COVID 19 & PHYSICAL ACTIVITY
Coronavirus disease 2019 (COVID-19) is an infectious disease that is caused by severe acute respiratory syndrome coronavirus 2 (SARS-CoV-2). It was first identified in December 2019 in Wuhan, China, and has since spread globally. As of 13 May 2020, more than 4.27 million cases have been reported across 187 countries, causing more than 292,000 deaths. More than 1.5 million people have recovered (1).
This virus primarily spreads between persons having close contact via small droplets when an infected person talks, coughs or sneezes. Therefore, the recommended strategy to prevent this infection is to maintain physical distance from people (especially those having symptoms). Other preventive measures include frequent hand washing, keeping unwashed hands away from your face, covering coughs and quarantine (especially those having symptoms).
According to the World Health Organization, there are no available vaccines and specific antiviral treatments for COVID-19. Therefore, the best possible way to fight with this pandemic is to prevent ourselves from getting this infection and this can be achieved by Social Distancing. This practice of Social Distancing is being performed by a number of countries and people are advised (somewhere forced) to stay at home. There are lockdowns in the majority of affected countries to stop this virus spread.
Lockdown and Physical Activity
You may think that these are two different things i.e. Physical Activity and Lockdown. How are they related? I’ll tell you how. There are a number of diseases/disabilities whose root cause is IMMOBILITY i.e. not moving regularly. A few of these are as follows
- Heart Diseases
- Deep Venous Thrombosis
- Bedsores in the elderly population or in those who are critically ill and are bed-bound etc.
During this lockdown period, majority of the population worldwide is at home. Businessmen and employees are working from home, students are having their holidays or taking their online lectures and rest are passing their time watching television, using cell phone, reading books or doing nothing at all. This routine has led to a reduction of daily physical activity and has put us at risk for developing the above-mentioned conditions.
Centre for Disease Control and Prevention (CDC) recommends at least 150 minutes of moderate-intensity aerobic physical activity or 75 minutes of vigorous-intensity physical activity, or an equivalent combination each week (2). The guidelines also recommend that children and adolescents be active for at least 60 minutes every day. Following these guidelines can contribute to overall health, and decrease the risk of chronic diseases such as heart disease, cancer or diabetes.
What to Do?
There are few guidelines to follow that would help you remain fit during this lockdown period and keep you away from hazards of decreased physical activity.
Stretching our muscles helps to keep our muscles in their normal length and keeps our joint mobile. Stretching also helps in decreasing pain to some extent. All it takes is to assume a specific position, hold it for few seconds (5-10 seconds) and release.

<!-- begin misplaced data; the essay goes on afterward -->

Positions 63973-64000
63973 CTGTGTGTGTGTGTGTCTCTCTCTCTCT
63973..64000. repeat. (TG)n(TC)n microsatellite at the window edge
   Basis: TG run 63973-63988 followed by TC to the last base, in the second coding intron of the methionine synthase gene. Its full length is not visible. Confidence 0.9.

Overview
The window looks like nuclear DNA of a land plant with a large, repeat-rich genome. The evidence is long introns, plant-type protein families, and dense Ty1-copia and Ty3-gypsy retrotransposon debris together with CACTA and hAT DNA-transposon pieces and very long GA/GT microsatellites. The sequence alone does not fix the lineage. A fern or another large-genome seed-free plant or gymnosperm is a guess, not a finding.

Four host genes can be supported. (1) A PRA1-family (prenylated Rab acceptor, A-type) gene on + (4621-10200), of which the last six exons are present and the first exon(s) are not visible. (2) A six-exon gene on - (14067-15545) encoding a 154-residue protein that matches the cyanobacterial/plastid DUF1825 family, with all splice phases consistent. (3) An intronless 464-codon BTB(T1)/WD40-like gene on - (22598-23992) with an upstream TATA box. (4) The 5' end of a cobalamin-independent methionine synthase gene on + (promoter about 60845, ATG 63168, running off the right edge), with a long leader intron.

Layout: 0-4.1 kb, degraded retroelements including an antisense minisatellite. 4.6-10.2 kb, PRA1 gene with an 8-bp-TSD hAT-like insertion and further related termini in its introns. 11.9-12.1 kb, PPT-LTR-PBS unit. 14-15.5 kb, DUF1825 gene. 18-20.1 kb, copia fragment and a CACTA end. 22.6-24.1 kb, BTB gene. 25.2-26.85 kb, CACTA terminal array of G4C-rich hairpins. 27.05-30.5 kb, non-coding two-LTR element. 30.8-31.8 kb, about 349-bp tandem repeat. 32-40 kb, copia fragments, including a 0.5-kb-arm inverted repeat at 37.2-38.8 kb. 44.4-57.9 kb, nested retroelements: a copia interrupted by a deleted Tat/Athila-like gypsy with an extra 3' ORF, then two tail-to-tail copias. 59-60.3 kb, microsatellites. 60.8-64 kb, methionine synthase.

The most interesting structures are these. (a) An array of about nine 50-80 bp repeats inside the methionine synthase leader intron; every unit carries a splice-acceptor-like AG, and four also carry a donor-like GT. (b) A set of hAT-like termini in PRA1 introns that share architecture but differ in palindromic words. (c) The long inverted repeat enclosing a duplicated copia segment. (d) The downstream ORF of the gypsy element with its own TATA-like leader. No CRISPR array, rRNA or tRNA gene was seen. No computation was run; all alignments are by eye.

Avoid holding your breath while you’re performing these stretches.
Walking on a daily basis can reduce your risk of heart disease, obesity, diabetes, high blood pressure, and depression. The recommended frequency for walking is 150 minutes per week, or 30 minutes 5 days a week.
Take Breaks Regularly
While working or studying, we tend to remain in the same position for several hours. When we assume a static position for a prolonged time, blood flow in that area becomes sluggish and can cause many complications. It can also cause muscle imbalances if your posture is poor. It is recommended to take a break of 1-2 minutes after every 30-40 minutes. Stand up from your seat, move a bit and then sit down.
Move Your Joints
Not moving our joints for a prolonged time can cause muscle imbalances and shortening. Moving joints either actively or passively helps fluid in joint cavity to move and prevents muscles from shortening. It also helps to relieve pain. It’s better to move each joint 6-8 times actively (or passively if a person cannot move on his own i.e. Stroke Patient). If you have someone around who has suffered from stroke or other diseases recently and is bed-bound, it is necessary to move the joints of his/her affected side regularly to avoid stiffness.
Changing Position of Elderly
This is particularly important for the persons that are bed-bound due to some specific illness or disability. If their position is not changed regularly, they can have bed-sores (wounds) especially at lower back, heels, behind the head etc. To prevent these bed-sores, it is recommended to change position every 2 hours for a person who is bed-bound. For example, if he/she is lying supine, he should be turned into side-lying after 2 hours to relieve pressure on his back.
Exercises You Can Perform at Home
There are a few recommended exercises to keep you fit during this lockdown period that can be performed at home easily without the need of any special equipment. A few of these exercises are as follows.
- Jumping ropes
- Straight leg raises
- Sit ups
So if you are being lazy in this lockdown period, I’ll advise you to follow the above mentioned guidelines. We are going to get over this COVID-19 pandemic soon but we’ll have to deal with the consequences in our upcoming life if we didn’t take care of our body during this period. We all know that
PREVENTION IS THE BEST CURE
- Dong E, Du H, Gardner L. An interactive web-based dashboard to track COVID-19 in real time. The Lancet infectious diseases. 2020.
- González K, Fuentes J, Márquez JL. Physical inactivity, sedentary behavior and chronic diseases. Korean journal of family medicine. 2017;38(3):111.
- Kisner C, Colby LA, Borstad J. Therapeutic exercise: foundations and techniques: Fa Davis; 2017.